Janet Yellen was right on schedule this week as the Federal Reserve raised the Prime Rate a quarter point. What was noteworthy was the immediate response from the bond market and stock market which both rallied on the news. Why that happens is because financial markets have known for many weeks that the rate hike was coming so the rate hike was already priced into the markets. In fact mortgage rates actually went down a bit which is contrary to what the public would expect. Remember when the Fed raises rates the immediate impact is on short term rates while long term mortgage rates are directly influenced by the bond market which like the stock market is subject to a myriad of economic and world events. Keep in mind that the Fed is planning on raising the prime rate again later this year and the timing of future rate increases may be determined by just how successful Trump is in getting his pro growth agenda through congress. For a detailed analysis see the article below.
Going into this year the expectation was interest rates rising in response to the Fed’s policy of hiking it’s benchmark rates. That talk has all but disappeared as new deflation concerns have brought about discussions of banks now implementing negative rates for their accounts. If that trend continues mortgage rates should remain low for the foreseeable future….perhaps for years to come. See article below.
LONDON (Reuters) – World markets may have recovered their poise from a torrid start to the year, but their outlook for global growth and inflation is now so bleak they are betting on developed world interest
As most everyone one knows the Fed this last week raised rates for the first time since 2006. If you are in the Keynesian economic camp you may be hesitant to embrace this change, but if you are in the Monetarist economic camp you are thinking it is about time. Of course for most of us who do not follow the latest economic theories we are primarily wondering how this will affect home values and stock portfolios. It is important to understand that this change is not a one time event and does not happen in a vacuum of a narrow time frame. The changes will take place over the months ahead as the Fed considers future increases. Many factors went into the decision to raise rates but the overriding factor was a belief that the economy was stable enough to begin the road back to a somewhat normal interest rate structure that would ensure a stable dollar. How that plays out is where the debate really intensifies and as you can imagine there is no shortage of opinions. The Fed and Wall St actually see the markets from different prism’s and depending on how events unfold it will be interesting to see who is right. For an interesting read on the tension between the Fed and Wall St click the attached link.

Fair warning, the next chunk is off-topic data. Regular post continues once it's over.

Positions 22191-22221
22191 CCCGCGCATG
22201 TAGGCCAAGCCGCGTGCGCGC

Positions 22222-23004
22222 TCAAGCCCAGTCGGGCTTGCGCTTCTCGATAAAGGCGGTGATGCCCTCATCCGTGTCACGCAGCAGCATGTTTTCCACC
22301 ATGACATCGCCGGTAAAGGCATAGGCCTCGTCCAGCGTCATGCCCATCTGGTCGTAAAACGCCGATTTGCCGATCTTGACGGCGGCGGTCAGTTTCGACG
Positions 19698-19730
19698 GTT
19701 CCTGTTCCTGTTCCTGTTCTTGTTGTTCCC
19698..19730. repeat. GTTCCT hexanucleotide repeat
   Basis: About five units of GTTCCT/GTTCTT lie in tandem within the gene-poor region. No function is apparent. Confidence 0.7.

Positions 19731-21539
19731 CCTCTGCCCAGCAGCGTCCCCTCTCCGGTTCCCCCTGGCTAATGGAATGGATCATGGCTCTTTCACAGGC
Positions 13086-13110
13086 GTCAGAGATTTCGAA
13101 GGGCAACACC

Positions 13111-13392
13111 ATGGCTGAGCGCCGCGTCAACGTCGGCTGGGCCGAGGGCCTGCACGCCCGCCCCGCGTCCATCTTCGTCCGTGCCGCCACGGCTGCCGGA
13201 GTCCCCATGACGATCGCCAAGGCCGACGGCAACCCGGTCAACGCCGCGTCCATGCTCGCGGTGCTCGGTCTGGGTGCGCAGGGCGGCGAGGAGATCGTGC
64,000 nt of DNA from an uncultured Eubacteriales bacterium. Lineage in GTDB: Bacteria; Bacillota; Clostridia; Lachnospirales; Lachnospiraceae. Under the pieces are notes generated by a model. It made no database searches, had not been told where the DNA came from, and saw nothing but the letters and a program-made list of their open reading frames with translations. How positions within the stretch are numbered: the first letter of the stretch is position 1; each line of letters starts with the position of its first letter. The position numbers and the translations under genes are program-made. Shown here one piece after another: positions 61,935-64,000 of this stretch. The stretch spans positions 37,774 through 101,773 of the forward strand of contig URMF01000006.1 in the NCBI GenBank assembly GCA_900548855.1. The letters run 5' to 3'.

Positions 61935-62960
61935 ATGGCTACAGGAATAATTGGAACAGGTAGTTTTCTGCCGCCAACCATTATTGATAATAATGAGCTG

Another year of increasing values in real estate. The market benefited from low interest rates and limited inventory. With interest rates possible rising later this year it will be interesting to see how the market responds going into 2016.
If trends hold over the next 10 years, the next decade will see an unprecedented surge in the demand for housing. Millennials, Boomers and Hispanics will be the drivers if 2014 trends hold. This is big, so read on.
Just when you thought interest rates were going up for sure there are now warnings that raising rates in September may cause instability for world markets. Interest rates have a direct impact on real estate so what happens later this month when the Fed meets will impact not only world economies but also for most people their most important investment…their home.
After a strong Spring season, real estate values continue to increase through the summer as low interest rates and low inventory drive the market forward. Look for this trend to continue at least into early fall when the Fed will take a hard look at possibly raising interest rates. Click the link to see July’s market info.
After 28 years of following real estate I am continually amazed at how dynamic the market can be even when economic conditions suggest a slow down would be expected. There is still a strong demand for homes in Southern California and I can’t wait to see what unfolds as we see summer come to a close.
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